Sbrisolona

Like the recent recipe for Caramelized Almond Cake, I’ve been anxious to make Sbirolona, a crunchy Italian torta that sort of defies description. I don’t know any other dessert or pastry like it. The first time I had it, it was already broken into pieces, piled in a covered glass jar at a bakery. I didn’t know what to make of the craggy pieces I was nibbling…

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A few years ago, a favorite bakery in Paris near where I lived was offering brownies. The baker gave me one to taste and although I was happy they were expanding their repertoire outside of their borders (actually, many French pastries are influenced from other cultures), the plain, somewhat dry brownies weren’t doing it for me. They didn’t understand that a brownie is best when…

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I’ve seen (and eaten!) cakes topped with caramelized almonds in several countries in the world, but never took a try at one myself. I love anything covered with crunchy, nutty, caramel (Including the famed Chez Panisse almond tart), and after dreaming about the many variations of this that I’ve tried, the time seemed right to finally tackle making one myself. I tried a few similar…

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Before getting ready to fly back to France after the recent holiday, friends invited me to join them on a trip to Havana. I couldn’t make it, but the next best thing is taking the bus to Philadelphia, I’m also juggling urgings to go to Los Angeles, New Caledonia, Mexico City, Vietnam, Florence, Honolulu, Miami, Florence, Oaxaca, Bulgaria, Iran, Gascony, Lyon, Rome, Chicago, Chiang Mai, Sicily, Toronto,…

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From the outside, Compagnie Générale de Biscuiterie is a low-slung place, resembling a workshop of some sort, rather than a pâtisserie, located on the way up to Sacré Cœur, in Montmartre. I made the trek up there to check it out because I was interested in the one thing the low-key place makes: cookies. The French use the word “cookies” primarily to refer to chocolate…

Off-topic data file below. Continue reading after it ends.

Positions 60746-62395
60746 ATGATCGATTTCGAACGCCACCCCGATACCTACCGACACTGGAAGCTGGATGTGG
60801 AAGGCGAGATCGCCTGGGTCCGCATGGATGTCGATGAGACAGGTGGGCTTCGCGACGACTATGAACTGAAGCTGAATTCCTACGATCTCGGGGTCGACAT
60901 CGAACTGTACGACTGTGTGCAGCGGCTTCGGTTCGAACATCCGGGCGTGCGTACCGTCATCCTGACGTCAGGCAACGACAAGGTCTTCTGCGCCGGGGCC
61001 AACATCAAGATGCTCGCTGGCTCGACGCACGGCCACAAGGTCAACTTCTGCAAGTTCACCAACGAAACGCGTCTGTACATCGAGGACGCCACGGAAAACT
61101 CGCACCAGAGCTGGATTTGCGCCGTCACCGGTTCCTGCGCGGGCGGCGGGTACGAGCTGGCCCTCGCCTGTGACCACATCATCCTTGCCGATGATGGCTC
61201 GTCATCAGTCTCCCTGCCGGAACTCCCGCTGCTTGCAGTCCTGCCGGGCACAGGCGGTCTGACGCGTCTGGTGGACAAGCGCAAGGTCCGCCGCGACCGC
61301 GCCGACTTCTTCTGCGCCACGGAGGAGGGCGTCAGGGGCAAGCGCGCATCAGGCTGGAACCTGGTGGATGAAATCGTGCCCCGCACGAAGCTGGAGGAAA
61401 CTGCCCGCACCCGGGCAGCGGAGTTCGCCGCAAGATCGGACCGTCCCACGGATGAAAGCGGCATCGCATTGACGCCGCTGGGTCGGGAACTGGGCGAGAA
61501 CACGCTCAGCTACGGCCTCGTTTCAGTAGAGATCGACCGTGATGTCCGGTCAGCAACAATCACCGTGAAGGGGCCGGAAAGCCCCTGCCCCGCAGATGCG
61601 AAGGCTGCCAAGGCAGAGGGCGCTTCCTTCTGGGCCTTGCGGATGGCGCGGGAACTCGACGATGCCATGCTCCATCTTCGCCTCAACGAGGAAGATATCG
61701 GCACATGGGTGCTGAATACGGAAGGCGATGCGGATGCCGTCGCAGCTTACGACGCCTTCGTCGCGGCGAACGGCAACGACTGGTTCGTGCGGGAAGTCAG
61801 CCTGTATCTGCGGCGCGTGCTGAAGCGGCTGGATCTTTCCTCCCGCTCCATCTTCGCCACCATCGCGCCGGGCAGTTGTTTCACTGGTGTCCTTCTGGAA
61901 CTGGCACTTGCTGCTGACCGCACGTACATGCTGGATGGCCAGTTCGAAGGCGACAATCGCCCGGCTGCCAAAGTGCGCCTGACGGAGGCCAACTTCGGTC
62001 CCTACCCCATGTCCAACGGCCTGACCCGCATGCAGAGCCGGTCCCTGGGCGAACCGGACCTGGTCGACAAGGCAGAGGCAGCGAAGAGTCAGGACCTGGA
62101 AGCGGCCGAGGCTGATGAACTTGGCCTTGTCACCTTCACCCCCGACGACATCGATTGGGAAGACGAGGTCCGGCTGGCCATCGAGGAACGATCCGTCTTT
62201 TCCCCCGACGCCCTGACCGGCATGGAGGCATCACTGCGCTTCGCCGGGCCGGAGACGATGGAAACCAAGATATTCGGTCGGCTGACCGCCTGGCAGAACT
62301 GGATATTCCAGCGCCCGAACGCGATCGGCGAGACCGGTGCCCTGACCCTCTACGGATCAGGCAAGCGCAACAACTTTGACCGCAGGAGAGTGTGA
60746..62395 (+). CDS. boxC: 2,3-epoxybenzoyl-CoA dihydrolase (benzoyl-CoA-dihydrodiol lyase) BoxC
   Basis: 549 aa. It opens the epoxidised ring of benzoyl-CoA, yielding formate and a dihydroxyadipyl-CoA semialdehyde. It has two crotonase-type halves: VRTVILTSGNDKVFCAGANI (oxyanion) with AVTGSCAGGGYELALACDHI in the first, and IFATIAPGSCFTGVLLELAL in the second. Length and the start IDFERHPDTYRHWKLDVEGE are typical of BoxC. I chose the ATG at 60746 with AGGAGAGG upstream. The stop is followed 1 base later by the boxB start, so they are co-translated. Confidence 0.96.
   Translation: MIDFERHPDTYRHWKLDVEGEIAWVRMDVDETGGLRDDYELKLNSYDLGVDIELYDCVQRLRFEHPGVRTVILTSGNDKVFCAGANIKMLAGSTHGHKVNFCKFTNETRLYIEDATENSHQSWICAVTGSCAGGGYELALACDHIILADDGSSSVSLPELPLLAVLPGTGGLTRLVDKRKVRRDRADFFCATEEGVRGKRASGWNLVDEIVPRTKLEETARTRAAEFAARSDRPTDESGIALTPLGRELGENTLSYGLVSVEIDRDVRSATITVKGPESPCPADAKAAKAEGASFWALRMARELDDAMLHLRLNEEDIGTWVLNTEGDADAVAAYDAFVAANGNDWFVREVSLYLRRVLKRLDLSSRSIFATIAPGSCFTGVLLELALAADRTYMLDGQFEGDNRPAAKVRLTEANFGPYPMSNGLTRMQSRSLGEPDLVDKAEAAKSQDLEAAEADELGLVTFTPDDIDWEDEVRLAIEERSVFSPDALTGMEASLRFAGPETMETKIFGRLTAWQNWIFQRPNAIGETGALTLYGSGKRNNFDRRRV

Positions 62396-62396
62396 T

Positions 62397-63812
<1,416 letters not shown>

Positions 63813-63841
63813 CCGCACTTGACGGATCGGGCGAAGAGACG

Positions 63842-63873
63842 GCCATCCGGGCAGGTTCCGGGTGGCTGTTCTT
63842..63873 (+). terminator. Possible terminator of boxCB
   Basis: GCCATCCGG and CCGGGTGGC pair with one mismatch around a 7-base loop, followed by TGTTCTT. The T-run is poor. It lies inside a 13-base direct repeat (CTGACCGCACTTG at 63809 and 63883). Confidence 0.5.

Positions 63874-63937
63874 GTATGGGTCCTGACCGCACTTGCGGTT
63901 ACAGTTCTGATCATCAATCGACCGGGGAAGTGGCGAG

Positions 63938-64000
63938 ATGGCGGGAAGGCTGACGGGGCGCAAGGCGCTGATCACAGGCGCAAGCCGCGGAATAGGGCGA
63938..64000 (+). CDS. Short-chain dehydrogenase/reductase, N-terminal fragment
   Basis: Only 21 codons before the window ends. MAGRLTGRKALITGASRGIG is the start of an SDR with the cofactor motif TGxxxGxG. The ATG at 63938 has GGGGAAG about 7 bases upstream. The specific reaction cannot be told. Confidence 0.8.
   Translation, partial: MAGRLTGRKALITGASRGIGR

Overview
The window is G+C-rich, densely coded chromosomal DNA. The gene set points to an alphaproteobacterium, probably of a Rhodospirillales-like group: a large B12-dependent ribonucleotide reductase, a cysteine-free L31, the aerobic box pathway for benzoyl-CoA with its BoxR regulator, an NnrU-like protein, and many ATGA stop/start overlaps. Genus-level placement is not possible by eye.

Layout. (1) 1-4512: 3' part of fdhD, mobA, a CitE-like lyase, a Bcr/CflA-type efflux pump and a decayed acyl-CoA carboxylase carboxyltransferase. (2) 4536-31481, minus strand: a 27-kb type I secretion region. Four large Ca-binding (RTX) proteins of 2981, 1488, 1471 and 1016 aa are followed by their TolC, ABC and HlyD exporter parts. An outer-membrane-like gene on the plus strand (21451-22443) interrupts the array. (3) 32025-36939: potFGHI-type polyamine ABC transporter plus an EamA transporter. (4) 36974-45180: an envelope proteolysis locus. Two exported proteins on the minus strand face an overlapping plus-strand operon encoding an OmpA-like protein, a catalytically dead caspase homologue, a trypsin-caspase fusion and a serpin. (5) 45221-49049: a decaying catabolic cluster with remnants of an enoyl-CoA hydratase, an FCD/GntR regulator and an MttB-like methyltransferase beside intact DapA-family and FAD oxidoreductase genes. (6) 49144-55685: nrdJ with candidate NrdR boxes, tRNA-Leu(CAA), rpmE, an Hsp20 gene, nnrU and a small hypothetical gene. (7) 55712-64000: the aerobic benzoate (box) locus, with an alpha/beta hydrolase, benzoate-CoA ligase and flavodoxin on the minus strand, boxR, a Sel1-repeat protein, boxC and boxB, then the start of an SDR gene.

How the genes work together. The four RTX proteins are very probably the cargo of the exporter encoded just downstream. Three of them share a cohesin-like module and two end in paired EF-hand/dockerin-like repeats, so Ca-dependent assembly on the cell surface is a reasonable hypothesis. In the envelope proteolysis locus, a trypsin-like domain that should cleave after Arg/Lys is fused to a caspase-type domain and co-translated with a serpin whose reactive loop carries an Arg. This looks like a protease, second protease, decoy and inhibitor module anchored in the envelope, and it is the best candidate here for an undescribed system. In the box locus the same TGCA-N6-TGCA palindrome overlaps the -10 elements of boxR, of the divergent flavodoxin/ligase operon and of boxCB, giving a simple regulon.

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When I picked up Bitters, a book celebrating the history and culture of using bitters in cocktails, I was immediately hooked on the subject. I am always drawn to books that not only tackle a single subject, but do it so well. The book sparked additional interest when I made the Pith Helmet from the book, an enticing mixture of gin, cucumbers, Pimm’s, lemon, basil, black pepper,…

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Like many others, I’m a fan of Ina Garten. Growing up, her mother didn’t want her in the kitchen and she never considered cooking as a profession. After marrying her husband Jeffrey, though, he suggested she quit her government job and follow her passion, which turned out to be cooking and baking, something she discovered after buying a specialty foods store, even though she had no experience…

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One dessert I don’t make often enough are baked apples, known in France as Pommes rôti au four, or Pommes au four – oven-roasted apples. We have great apples in France, which I like to buy from the local grower at my market. But Americans also have a long history with lovely apples and when I was growing up, we lived near a cider mill and…

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Before my first trip to Mexico a number of years ago, I didn’t know Mexico was a country known for its ice cream (helado), let alone an array of other delicious sweets. I wandered through panaderias (bakeries) with the metal tray and tongs they gave me, picking out my own cakes and confections. I fell especially hard for the little disks of mazapán de cacahuate (peanut paste), caramelized flans…

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